With the Olympics out of bounds, many marketers are embracing Queen Elizabeth II's Diamond Jubilee celebrations with a vengeance. The popularity of last year's royal wedding has also motivated brands to celebrate her majesty's anniversary of 60 years on the throne.
Unlike the heavy-handed regulations surrounding Olympics branding, a playful, irreverent mood prevails around Jubilee marketing, with the queen's favorite corgi dogs featuring in many campaigns. Iconic British brand Marmite has made good use of HRH's canine friends in a campaign to promote its special Ma'amite edition -- although as any royal watcher knows, the queen would be horrified by this development.
The correct way to address her is to pronounce the word "ma'am" as "mam" -- and not as "marm."
One wonders what she would make of bookmaker Paddy Power offering odds on her boat suffering a collision during the Thames Diamond Jubilee Pageant. The queen might prefer the efforts of another Great British brand, the Mini car, whose agency LIDA has created a Facebook app inviting followers to upload a photo or film of themselves doing their best royal wave. The shots are then lined up along a digital royal balcony -- just like the one outside Buckingham Palace -- so they can wave to the world.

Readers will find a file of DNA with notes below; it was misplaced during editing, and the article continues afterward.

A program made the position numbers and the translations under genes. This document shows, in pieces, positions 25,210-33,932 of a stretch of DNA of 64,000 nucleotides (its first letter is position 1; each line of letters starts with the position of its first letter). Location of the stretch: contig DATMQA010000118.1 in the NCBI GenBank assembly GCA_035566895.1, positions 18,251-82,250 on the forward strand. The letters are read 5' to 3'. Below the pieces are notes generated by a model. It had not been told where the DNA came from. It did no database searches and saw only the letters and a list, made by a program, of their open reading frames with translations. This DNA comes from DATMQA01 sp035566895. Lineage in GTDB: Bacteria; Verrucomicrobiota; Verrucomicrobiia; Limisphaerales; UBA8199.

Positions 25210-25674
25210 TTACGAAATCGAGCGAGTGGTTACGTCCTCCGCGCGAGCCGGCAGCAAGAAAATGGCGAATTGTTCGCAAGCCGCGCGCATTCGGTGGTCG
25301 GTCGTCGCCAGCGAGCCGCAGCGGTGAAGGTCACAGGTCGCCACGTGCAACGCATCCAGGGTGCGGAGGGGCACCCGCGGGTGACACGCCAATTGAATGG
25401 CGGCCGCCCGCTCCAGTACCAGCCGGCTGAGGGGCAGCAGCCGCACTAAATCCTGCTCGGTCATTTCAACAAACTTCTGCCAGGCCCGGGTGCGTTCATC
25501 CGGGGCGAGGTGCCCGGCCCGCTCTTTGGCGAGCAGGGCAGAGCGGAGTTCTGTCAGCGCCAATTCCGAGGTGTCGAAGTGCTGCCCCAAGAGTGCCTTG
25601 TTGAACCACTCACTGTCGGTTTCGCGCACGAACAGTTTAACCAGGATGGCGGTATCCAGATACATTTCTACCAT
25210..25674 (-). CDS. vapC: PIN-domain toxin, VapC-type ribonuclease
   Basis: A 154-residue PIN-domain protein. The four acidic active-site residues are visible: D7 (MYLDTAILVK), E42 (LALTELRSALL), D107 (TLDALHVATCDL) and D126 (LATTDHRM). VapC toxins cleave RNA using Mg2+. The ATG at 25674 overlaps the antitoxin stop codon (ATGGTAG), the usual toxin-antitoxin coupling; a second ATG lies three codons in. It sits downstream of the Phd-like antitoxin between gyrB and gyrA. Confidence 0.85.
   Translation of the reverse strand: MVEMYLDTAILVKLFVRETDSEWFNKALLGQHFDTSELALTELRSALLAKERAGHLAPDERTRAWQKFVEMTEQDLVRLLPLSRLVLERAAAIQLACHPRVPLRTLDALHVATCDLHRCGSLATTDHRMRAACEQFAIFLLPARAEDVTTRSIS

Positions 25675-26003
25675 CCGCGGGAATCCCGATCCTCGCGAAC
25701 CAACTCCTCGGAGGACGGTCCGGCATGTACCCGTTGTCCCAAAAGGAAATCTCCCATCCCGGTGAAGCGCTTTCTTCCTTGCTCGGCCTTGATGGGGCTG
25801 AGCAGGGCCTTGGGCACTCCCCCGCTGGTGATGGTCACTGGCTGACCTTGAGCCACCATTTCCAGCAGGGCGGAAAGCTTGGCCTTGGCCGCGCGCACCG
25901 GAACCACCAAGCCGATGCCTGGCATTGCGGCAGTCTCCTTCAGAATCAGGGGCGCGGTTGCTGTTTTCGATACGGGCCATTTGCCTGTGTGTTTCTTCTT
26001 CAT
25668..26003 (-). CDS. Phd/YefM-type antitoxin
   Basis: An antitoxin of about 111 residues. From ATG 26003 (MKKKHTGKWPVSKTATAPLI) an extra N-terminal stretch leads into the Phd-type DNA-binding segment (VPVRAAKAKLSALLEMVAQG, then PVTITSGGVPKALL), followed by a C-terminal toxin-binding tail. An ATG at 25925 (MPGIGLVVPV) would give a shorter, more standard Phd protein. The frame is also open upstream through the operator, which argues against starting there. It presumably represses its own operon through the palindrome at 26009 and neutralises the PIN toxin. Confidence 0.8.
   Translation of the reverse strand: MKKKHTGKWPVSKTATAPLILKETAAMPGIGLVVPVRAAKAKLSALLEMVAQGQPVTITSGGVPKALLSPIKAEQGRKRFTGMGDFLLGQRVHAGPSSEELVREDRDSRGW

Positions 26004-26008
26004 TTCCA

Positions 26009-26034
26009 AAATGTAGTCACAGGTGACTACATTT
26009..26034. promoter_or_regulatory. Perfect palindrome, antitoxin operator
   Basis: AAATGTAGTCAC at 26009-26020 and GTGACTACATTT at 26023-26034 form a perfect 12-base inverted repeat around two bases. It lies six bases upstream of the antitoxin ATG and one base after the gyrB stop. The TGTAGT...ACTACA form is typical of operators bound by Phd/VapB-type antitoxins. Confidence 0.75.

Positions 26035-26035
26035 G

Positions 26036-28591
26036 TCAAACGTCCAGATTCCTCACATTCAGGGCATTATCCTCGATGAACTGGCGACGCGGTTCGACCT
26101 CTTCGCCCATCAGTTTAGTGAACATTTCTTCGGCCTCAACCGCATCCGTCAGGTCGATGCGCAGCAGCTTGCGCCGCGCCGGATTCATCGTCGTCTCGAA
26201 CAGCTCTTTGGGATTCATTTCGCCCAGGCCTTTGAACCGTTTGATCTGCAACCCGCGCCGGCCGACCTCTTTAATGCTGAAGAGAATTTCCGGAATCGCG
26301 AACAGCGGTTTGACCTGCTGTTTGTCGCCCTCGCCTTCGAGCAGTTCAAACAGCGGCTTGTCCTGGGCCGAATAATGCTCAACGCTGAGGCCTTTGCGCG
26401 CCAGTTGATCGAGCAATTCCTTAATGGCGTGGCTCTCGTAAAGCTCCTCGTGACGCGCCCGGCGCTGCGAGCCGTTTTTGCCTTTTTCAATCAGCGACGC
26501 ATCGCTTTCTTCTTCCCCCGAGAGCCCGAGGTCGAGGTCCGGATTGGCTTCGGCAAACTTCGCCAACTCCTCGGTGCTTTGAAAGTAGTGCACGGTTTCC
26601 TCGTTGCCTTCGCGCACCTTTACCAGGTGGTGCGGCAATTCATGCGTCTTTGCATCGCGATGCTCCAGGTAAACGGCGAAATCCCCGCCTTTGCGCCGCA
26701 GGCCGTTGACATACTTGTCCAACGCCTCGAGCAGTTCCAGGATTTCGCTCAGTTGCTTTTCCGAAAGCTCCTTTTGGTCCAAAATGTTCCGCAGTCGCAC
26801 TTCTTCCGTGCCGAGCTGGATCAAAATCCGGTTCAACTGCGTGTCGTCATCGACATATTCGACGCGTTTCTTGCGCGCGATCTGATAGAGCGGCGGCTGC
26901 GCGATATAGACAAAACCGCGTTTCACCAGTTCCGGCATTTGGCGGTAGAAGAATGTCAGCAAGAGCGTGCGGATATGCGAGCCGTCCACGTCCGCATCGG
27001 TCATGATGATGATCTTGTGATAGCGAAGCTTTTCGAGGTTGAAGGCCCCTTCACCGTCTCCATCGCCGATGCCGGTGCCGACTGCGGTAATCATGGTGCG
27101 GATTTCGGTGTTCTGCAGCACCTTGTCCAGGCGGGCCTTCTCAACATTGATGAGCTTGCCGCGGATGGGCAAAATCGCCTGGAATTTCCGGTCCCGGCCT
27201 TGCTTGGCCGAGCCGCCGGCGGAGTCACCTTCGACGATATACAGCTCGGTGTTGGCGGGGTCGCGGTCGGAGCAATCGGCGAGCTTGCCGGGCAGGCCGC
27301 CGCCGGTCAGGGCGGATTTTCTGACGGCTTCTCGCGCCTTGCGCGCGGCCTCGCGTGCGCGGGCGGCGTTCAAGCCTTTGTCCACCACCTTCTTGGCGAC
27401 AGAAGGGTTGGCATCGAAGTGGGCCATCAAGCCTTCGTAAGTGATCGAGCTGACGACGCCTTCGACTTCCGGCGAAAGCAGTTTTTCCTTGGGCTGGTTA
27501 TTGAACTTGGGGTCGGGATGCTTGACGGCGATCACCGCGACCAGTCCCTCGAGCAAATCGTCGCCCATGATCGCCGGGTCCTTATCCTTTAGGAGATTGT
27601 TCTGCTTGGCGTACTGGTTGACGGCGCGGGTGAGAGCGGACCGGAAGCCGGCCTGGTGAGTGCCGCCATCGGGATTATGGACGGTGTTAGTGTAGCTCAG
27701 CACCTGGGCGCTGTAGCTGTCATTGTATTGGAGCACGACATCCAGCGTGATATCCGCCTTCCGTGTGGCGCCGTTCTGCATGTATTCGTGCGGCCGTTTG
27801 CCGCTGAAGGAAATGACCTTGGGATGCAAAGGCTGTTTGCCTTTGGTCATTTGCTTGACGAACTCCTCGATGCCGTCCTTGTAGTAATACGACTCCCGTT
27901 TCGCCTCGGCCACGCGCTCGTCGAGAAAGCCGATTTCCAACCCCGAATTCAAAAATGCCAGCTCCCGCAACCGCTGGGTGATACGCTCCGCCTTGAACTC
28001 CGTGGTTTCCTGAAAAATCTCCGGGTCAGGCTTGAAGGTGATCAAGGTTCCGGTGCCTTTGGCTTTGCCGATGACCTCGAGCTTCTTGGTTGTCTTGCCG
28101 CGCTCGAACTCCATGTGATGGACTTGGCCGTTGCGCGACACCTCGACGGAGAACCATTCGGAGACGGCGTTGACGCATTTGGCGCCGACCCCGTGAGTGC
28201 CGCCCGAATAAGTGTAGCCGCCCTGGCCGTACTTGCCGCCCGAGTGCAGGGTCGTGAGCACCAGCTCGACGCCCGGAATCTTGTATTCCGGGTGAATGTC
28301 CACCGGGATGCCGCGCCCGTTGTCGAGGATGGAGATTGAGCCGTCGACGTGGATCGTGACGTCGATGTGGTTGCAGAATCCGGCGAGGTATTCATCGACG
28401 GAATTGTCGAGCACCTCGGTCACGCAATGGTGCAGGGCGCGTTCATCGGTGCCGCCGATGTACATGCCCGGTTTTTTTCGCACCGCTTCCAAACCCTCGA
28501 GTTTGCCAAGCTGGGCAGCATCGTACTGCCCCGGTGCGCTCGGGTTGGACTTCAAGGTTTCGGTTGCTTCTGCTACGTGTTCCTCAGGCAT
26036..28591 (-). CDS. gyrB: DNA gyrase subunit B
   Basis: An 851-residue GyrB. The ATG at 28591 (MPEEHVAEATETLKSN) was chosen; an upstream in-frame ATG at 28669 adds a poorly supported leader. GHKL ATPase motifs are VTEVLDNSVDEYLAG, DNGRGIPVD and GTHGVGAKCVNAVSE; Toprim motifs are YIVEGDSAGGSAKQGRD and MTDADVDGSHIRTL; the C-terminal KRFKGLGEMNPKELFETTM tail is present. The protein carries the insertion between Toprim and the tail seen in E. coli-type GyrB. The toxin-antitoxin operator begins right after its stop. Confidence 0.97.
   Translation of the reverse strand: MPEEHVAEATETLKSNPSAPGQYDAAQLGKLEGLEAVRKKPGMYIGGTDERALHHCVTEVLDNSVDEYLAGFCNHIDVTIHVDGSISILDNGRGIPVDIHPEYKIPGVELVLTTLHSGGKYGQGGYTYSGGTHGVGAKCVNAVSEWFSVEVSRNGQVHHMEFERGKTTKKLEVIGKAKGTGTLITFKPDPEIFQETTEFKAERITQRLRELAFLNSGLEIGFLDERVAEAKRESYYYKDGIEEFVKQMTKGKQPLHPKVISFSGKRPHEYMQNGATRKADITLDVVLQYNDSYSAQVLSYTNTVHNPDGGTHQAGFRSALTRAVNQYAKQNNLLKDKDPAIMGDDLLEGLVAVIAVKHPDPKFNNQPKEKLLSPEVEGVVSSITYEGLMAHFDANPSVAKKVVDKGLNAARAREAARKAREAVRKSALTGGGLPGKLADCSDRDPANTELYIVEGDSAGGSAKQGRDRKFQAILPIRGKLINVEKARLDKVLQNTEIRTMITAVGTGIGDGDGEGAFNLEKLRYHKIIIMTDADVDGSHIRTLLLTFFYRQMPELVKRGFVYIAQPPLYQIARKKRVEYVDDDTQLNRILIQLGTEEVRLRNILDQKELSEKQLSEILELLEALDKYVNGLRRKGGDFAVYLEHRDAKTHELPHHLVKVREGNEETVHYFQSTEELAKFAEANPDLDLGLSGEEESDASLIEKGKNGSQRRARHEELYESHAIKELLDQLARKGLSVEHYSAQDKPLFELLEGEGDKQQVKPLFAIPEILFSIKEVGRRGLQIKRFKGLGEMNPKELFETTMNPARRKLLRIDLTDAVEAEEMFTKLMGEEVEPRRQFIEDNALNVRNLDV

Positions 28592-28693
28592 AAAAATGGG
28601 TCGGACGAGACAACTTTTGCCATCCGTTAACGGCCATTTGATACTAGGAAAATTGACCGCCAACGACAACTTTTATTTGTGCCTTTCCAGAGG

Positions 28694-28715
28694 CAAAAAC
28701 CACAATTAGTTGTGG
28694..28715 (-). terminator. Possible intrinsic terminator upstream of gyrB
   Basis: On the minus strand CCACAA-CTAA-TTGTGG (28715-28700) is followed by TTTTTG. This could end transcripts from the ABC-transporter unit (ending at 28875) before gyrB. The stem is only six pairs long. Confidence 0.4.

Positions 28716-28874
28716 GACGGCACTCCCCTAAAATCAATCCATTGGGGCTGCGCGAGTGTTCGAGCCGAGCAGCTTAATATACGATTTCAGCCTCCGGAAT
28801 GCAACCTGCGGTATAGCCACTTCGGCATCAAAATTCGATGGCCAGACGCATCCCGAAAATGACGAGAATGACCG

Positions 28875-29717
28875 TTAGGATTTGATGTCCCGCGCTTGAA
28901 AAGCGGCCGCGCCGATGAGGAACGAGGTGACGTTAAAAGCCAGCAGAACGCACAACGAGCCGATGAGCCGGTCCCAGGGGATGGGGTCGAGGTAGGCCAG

Heinz and Kellogg's have both turned the clock back with limited-edition vintage packaging, reproducing designs from the year of the coronation, 1952. United Biscuits has redesigned McVitie's Digestive packs to promote its "Proud to be British" positioning -- and snuck in a reference to "Summer of Sport" under the Olympic radar.
The whole of the U.K. is awash with red, white and blue, with store-window displays and streets festooned with Union Jack bunting. Even Heathrow Airport is in on the act -- it has created a "royal runway" that passengers can enjoy as they come in to land.